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USC steps up safety as new semester starts

Several USC students and alumni attend the arraignment hearing of two men charged with the murders of two USC Chinese graduate students.
Several USC students and alumni attend the arraignment hearing of two men charged with the murders of two USC Chinese graduate students. Erika Aguilar/KPCC

It's moving week at USC, and as students flood into campus over the next few days, they'll be returning to a campus that's revamped security over the summer. 

In April, two graduate students from China were killed in what police described as a carjacking gone wrong. Ying Wu and Ming Qu were in a car about a mile west of campus when they were killed. 

Their deaths spurred safety concerns for USC students living off campus, particularly those living in the outskirts of the campus perimeter. USC is in a traditionally low-income area, with a higher than average crime rate for Los Angeles.

In addition, there were particular concerns that USC's population of international students — the largest in the country — may not be familiar with the dangers of living in a city.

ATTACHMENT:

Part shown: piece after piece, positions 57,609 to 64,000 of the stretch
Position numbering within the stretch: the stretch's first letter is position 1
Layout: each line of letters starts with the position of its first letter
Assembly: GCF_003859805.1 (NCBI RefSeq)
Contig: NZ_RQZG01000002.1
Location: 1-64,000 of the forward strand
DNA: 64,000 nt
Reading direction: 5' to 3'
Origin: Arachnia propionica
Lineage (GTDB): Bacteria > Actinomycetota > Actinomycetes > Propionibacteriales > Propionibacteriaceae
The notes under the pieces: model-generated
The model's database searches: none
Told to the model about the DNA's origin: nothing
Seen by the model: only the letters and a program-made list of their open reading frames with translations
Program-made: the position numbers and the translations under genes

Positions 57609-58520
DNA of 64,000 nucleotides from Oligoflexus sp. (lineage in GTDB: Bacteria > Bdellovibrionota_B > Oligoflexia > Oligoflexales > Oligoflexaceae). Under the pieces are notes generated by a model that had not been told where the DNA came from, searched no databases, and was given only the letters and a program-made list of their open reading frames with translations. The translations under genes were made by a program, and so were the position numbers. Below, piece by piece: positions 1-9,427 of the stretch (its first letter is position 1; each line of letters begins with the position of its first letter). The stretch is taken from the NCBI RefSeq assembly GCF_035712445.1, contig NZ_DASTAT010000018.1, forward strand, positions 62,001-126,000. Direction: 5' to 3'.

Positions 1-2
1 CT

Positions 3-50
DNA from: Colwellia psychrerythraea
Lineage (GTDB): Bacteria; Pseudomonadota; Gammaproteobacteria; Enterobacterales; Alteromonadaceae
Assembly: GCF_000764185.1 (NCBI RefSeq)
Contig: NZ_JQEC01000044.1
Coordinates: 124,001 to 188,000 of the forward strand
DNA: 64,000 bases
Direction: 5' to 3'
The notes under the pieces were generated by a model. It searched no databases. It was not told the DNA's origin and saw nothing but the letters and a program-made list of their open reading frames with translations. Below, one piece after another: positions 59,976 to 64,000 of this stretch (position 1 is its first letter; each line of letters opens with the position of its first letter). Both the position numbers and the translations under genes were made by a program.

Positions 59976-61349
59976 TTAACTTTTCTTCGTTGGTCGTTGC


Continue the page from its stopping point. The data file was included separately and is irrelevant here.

After the shootings, USC reexamined its safety plan and came up with new ideas. Over the summer, USC implemented the changes it promised in the spring, said USC Vice President for Student Affairs Michael Jackson. Specifically, the school will host safety workshops for students, started a new website specifically for students from abroad with information on housing and safety and partnered with the LAPD to increase patrols in the area.

In addition to stationing a new detective and city attorney in the area, there are about 30 additional LAPD officers in the neighborhood.

But, said Jackson, it's important for students to take responsibility for their own safety as well.

"I think people really need to be vigilant," Jackson said. "You have expensive technology on you, you might have a wallet full of credit cards and some cash. It's the petty thievery that's the most problematic."

Two suspects have been charged in the killings of the two graduate students. Police have also captured suspects in several thefts in the area recently.

Meanwhile, the parents of the two slain students are suing the university. They claim that USC misrepresents how safe the campus is in its outreach to international students.

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